U.S. Solar Asset Managers Must Account for Extreme Weather Impacts

Solar panels on a utility-scale solar project
Naomi Stringfield
Marketing Manager
Published: Mar 24, 2017
Wind and Solar Energy 

Frequency of "nat cat" events in 2016 underlines growing requirement for reliable on-site weather data to inform operational decision-making

Investment in site-specific weather data and measurement equipment is essential for U.S. solar project owners and asset managers, faced with a rising frequency of extreme weather and climate-driven disasters. Furthermore, operators must gather more than just irradiance data to protect their assets from both unexpected performance shortfalls and financial and physical losses.

These observations are supported by our 2016 U.S. Solar Performance Maps, which illustrate how solar irradiance levels varied from long-term averages in a year when the cost of climate and weather-related damage to infrastructure in the United States exceeded $200 billion. [1]

US Solar Map Q4 2016

"2016 saw fifteen 'billion-dollar' extreme weather incidents – one fewer than the all-time record," said Dr. Louise Leahy, Solar Analyst at Vaisala. "As the frequency and severity of these events continues to rise, solar asset managers should take steps to ensure that they are well-placed to mitigate performance and other financial impacts at their sites."

Extreme conditions impact quarterly project performance

The influence of widespread extreme weather patterns is visible in our quarter-by-quarter analysis of US solar irradiance. In Q1, a lingering El Niño drove drought conditions – and above average solar resource – in the Southern Plains and Southwest. Simultaneously, above average precipitation across the Northwest, Central Plains, Midwest and along the East Coast may have resulted in subpar project performance for many operators.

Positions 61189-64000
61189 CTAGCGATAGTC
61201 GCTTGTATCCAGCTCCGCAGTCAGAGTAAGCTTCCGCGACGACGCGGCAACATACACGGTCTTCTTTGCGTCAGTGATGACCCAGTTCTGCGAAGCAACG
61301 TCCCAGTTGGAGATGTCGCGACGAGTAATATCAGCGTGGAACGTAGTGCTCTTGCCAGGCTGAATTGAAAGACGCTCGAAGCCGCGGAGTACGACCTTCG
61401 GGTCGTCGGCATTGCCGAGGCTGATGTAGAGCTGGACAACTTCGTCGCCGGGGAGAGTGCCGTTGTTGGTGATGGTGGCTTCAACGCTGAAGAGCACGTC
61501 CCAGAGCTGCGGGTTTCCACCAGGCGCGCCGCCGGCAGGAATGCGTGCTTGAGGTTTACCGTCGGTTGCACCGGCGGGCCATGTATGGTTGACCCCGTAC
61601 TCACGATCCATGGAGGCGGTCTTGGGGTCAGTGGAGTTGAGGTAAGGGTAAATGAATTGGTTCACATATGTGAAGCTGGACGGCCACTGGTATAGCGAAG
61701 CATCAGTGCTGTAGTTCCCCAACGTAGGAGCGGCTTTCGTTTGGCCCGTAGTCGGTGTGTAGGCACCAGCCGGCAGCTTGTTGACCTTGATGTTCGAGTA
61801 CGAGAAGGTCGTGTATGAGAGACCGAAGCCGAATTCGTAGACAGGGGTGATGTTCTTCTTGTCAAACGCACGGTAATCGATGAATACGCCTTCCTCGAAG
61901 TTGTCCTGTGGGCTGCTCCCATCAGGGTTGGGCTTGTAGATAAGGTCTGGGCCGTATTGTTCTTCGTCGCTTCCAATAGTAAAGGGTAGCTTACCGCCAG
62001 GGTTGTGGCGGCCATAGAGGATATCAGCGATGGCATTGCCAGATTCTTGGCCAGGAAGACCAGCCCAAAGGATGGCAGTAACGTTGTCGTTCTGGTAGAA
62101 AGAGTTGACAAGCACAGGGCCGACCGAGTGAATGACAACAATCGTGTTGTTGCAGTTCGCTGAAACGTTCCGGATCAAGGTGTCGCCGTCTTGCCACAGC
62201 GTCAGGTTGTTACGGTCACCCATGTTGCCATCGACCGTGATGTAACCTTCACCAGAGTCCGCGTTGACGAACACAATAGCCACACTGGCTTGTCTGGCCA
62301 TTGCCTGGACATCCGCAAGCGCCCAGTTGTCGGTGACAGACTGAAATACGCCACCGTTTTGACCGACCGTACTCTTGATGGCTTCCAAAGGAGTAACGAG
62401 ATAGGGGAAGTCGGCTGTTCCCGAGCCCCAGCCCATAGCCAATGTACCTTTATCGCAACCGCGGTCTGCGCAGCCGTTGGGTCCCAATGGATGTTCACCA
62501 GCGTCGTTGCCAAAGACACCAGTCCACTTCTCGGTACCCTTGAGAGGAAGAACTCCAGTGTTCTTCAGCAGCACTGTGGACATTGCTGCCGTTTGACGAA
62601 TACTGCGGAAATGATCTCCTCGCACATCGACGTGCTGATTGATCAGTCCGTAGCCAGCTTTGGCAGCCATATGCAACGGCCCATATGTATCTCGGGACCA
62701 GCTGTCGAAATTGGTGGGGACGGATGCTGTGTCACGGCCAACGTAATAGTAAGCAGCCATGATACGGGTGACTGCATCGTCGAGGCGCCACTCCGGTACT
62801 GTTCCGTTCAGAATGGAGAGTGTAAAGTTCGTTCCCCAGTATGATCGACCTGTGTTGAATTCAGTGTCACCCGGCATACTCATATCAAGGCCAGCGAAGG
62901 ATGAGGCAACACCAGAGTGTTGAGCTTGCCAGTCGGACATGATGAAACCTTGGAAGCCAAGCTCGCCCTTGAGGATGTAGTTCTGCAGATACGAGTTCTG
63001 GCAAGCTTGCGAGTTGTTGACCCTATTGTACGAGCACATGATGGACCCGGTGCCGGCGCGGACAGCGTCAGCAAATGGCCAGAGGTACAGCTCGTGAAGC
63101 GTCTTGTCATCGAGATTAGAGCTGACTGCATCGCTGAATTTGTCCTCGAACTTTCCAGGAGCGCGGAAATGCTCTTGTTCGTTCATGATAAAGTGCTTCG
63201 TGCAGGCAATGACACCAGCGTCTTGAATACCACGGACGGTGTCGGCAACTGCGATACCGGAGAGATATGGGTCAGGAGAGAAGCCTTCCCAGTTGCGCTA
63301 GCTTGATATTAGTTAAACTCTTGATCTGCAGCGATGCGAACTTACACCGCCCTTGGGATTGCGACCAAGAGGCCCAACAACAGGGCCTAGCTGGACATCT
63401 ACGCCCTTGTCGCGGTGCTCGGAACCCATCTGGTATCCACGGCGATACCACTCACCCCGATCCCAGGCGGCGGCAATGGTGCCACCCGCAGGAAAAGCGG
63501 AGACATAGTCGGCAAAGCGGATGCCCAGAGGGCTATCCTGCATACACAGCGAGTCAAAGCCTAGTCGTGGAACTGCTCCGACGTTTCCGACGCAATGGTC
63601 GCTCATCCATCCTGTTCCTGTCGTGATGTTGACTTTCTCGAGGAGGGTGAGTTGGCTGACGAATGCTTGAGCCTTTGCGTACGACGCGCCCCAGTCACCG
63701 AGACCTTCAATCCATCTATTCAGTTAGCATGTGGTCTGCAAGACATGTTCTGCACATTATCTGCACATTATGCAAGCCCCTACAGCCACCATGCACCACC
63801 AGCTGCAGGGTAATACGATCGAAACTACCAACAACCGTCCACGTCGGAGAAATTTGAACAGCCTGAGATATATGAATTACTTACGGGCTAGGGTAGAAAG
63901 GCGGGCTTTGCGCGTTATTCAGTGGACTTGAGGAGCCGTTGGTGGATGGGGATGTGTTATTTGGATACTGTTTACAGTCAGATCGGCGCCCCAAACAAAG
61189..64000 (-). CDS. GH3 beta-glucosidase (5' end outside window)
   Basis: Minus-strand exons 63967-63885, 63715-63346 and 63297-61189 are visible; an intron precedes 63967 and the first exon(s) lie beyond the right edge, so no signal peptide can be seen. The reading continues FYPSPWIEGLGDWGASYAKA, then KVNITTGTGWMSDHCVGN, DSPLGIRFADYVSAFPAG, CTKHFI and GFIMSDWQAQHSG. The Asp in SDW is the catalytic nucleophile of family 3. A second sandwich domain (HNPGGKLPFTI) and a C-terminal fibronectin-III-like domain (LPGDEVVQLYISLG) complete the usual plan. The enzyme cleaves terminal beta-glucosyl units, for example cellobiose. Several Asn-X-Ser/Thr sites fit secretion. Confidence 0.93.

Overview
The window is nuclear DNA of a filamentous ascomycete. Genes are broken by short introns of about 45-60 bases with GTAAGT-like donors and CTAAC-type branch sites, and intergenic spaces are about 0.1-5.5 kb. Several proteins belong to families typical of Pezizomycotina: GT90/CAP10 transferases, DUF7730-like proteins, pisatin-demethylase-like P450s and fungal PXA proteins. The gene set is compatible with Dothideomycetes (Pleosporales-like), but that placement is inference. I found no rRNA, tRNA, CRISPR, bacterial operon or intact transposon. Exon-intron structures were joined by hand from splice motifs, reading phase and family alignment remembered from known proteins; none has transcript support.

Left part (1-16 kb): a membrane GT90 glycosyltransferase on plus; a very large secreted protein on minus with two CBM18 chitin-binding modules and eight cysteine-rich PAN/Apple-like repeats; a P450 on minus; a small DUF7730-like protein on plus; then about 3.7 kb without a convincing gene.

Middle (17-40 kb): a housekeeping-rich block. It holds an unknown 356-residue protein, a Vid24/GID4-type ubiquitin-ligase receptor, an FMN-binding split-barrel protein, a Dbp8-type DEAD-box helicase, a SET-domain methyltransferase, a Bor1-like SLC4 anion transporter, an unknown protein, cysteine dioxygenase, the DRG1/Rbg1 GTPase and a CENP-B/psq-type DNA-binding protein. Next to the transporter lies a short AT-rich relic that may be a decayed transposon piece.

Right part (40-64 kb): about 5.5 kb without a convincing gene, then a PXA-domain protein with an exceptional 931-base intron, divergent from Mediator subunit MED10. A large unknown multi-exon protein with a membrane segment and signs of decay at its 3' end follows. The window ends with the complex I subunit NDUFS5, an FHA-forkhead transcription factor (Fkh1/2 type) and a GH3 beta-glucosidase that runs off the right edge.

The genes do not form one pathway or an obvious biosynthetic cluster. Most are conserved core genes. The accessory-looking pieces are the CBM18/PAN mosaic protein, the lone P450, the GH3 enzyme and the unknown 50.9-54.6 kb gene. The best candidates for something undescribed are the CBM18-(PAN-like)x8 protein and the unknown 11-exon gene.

In Q2, numerous flooding events, and several intense hailstorms hit Texas, while large wildfires on the West Coast resulted in site shutdowns and performance shortfalls due to smoke cover. Wildfires and flooding continued into Q3, and by the end of September the U.S. had experienced 12 extreme weather incidents, each causing losses exceeding $1 billion – including four major floods and eight severe storms.

Finally, Q4 saw the impact of wetter than average conditions across much of the U.S., causing irradiance levels to fall by up to 10% from the long-term average in many states, including parts of Texas and California.

For more quarter-by-quarter analysis, click here to read our recent article published in Greentech Media.

Covering all of the variables

"Extreme weather poses a dual threat to solar assets – affecting not just the local resource, but also the physical condition of modules and other equipment," added Gwendalyn Bender, Head of Solar Services at Vaisala. "With further incidents expected throughout 2017, we recommend that asset managers cover all of the variables by combining satellite irradiance datasets with thorough on-site data collection and analysis."

Vaisala's long-term, historical solar resource and weather data helps analyze the susceptibility of site and project infrastructure to extreme weather events such as flooding, high winds and hailstorms. For real-time condition monitoring, our SP-12 Solar Weather Station, launched this year, includes all of the instrumentation required for analysis of the full range of parameters that affect solar project performance. The Weather Station includes a multi-weather sensor capable of measuring wind speed and direction, ambient temperature, humidity, pressure and rainfall. In turn, this site-specific data can be used to inform critical short-term decisions, such as when to stow panels in the case of hail or high winds, and also provides a means of evaluating impacts to future performance following major weather events that may have damaged project assets.

Click here to access Vaisala's 2016 Solar Performance Maps of the United States.

To learn more, meet with our team or attend Gwendalyn Bender's panel discussion this week at the Solar Asset Management conference in San Francisco, March 28-29.


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